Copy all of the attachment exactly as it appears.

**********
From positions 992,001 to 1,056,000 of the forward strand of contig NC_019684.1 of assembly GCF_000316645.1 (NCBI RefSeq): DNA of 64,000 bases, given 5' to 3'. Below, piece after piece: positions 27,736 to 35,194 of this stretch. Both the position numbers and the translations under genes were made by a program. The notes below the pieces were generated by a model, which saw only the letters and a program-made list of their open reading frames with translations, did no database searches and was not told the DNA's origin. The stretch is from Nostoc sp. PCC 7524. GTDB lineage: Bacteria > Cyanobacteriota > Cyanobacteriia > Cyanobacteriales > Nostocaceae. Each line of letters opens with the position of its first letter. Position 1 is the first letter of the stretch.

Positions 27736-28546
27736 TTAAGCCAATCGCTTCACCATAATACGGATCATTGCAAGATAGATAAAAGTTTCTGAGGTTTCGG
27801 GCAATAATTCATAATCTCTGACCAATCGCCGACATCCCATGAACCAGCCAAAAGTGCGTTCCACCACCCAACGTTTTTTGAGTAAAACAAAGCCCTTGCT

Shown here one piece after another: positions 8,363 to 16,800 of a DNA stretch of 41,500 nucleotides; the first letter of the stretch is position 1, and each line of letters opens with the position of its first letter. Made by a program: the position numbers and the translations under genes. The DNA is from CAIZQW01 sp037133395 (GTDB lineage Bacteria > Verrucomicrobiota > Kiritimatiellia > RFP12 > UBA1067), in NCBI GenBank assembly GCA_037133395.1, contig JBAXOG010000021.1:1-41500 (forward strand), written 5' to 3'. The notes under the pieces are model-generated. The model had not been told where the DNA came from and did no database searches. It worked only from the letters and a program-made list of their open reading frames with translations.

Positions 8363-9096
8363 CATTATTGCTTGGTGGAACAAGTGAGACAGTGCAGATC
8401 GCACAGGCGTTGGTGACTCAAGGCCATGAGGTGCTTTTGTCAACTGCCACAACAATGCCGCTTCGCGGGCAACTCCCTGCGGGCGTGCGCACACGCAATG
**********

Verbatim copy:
From positions 992,001 to 1,056,000 of the forward strand of contig NC_019684.1 of assembly GCF_000316645.1 (NCBI RefSeq): DNA of 64,000 bases, given 5' to 3'. Below, piece after piece: positions 27,736 to 35,194 of this stretch. Both the position numbers and the translations under genes were made by a program. The notes below the pieces were generated by a model, which saw only the letters and a program-made list of their open reading frames with translations, did no database searches and was not told the DNA's origin. The stretch is from Nostoc sp. PCC 7524. GTDB lineage: Bacteria > Cyanobacteriota > Cyanobacteriia > Cyanobacteriales > Nostocaceae. Each line of letters opens with the position of its first letter. Position 1 is the first letter of the stretch.

Positions 27736-28546
27736 TTAAGCCAATCGCTTCACCATAATACGGATCATTGCAAGATAGATAAAAGTTTCTGAGGTTTCGG
27801 GCAATAATTCATAATCTCTGACCAATCGCCGACATCCCATGAACCAGCCAAAAGTGCGTTCCACCACCCAACGTTTTTTGAGTAAAACAAAGCCCTTGCT

Shown here one piece after another: positions 8,363 to 16,800 of a DNA stretch of 41,500 nucleotides; the first letter of the stretch is position 1, and each line of letters opens with the position of its first letter. Made by a program: the position numbers and the translations under genes. The DNA is from CAIZQW01 sp037133395 (GTDB lineage Bacteria > Verrucomicrobiota > Kiritimatiellia > RFP12 > UBA1067), in NCBI GenBank assembly GCA_037133395.1, contig JBAXOG010000021.1:1-41500 (forward strand), written 5' to 3'. The notes under the pieces are model-generated. The model had not been told where the DNA came from and did no database searches. It worked only from the letters and a program-made list of their open reading frames with translations.

Positions 8363-9096
8363 CATTATTGCTTGGTGGAACAAGTGAGACAGTGCAGATC
8401 GCACAGGCGTTGGTGACTCAAGGCCATGAGGTGCTTTTGTCAACTGCCACAACAATGCCGCTTCGCGGGCAACTCCCTGCGGGCGTGCGCACACGCAATG